Casting in Single and Two-Part Molds

The casting procedure will vary depending on the technique used for making the mold. Casting a single piece mold is easier than a multi-part one, but the results will definitely be up to the mark.

The simplest process of mold making is to cover the model with an appropriate mold making material and let it set properly. Once cured and demolded, the covering will reveal a negative impression of the model complete with all the grooves, nooks and other details.

Different techniques of making molds – such as block, blanket, glove, poured, slush, etc. – can be used depending on the type of model and choice of materials. A model that is too floppy, has undercuts or does not have a flat bottom will even require the mold to be made in two or parts, called a multi-part mold.

Irrespective of the method and type of mold, once it is ready it is time to make the positive through the casting process. Here, the actual procedure for casting will vary depending on whether it is a single or multi-part mold.

Single mold casting – Casting in a single piece mold is quite easy. All that the artist has to do is mix the casting material of choice and pour it into the mold. The cast will set in some time and can be demolded before allowing it to cure completely. Care will have to be taken about applying a release agent, eliminating air bubbles and the like. However, the process still remains straightforward and the cast will be ready once it is finished and polished properly.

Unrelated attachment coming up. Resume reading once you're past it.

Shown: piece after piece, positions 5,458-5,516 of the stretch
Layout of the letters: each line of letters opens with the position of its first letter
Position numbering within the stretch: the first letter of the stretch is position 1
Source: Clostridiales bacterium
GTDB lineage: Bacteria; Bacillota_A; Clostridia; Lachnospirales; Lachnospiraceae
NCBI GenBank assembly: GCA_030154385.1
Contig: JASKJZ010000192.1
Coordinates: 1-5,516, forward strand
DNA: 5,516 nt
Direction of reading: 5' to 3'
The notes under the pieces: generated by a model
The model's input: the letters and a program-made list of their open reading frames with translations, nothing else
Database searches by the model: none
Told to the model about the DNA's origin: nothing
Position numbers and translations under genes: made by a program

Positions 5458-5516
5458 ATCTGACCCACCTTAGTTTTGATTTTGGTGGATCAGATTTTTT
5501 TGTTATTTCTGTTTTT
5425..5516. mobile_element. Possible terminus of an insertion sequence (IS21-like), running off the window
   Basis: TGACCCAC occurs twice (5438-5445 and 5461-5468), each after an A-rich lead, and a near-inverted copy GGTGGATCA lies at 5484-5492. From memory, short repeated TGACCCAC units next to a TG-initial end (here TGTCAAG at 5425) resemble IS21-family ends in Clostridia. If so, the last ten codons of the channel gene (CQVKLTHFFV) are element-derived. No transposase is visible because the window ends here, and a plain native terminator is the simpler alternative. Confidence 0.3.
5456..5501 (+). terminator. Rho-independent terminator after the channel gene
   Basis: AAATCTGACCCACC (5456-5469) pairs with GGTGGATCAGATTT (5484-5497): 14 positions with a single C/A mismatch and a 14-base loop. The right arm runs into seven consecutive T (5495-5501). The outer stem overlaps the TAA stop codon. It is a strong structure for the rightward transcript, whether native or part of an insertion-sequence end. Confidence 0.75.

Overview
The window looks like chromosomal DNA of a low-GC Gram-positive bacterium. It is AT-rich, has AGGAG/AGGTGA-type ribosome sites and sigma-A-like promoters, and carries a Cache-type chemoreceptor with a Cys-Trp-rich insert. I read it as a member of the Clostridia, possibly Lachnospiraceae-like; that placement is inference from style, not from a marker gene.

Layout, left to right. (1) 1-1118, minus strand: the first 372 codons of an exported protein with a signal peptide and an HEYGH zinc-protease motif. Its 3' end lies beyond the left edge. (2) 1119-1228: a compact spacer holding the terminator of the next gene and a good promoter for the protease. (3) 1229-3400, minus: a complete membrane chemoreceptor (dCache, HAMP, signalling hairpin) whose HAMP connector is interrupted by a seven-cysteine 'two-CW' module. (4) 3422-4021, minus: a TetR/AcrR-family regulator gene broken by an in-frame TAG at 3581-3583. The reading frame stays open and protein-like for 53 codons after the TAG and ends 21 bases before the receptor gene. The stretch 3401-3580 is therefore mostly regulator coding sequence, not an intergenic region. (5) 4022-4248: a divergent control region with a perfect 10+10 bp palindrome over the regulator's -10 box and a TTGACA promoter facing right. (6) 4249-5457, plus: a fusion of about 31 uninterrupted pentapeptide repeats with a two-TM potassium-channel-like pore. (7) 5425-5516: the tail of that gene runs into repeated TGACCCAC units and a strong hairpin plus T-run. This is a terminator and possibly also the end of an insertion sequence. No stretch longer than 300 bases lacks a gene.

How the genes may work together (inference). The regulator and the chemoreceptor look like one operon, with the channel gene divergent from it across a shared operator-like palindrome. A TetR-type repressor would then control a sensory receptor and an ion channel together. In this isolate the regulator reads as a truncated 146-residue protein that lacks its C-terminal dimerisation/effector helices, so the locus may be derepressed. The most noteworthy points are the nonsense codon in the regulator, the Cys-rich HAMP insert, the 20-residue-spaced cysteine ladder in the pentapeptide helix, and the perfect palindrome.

Multi-part mold casting – Making a mold in two or parts is definitely a complicated and time-consuming process. It follows that the casting process will not be simple either.

The process begins with aligning the different parts of the mold based on the keys. Once the mold comes together properly, it should be secured using heavy-duty bands. Backing boards will also be required in case the mold is flexible.

After securing the mold, the casting material can be mixed and poured into the mold through the sprue or air hole. Care is required again to ensure that the mold is full of the casting material and it reaches every indentation and undercut of the mold. Applying a release agent and eliminating air bubbles is obligatory yet again.

The cast is then allowed to set inside before removing the bands and pulling the mold parts apart. The cast can be removed and allowed to cure further. Cleaning, finishing and painting can be done as needed.

In sum, the techniques for casting in single and two part molds may be a bit different, but the final cast will definitely not leave anything wanting as long as the procedure is properly followed.

Once the cast is ready, it can be displayed or used as planned. Even the mold can be used to make multiple casts if it is not torn down when demolding the cast.

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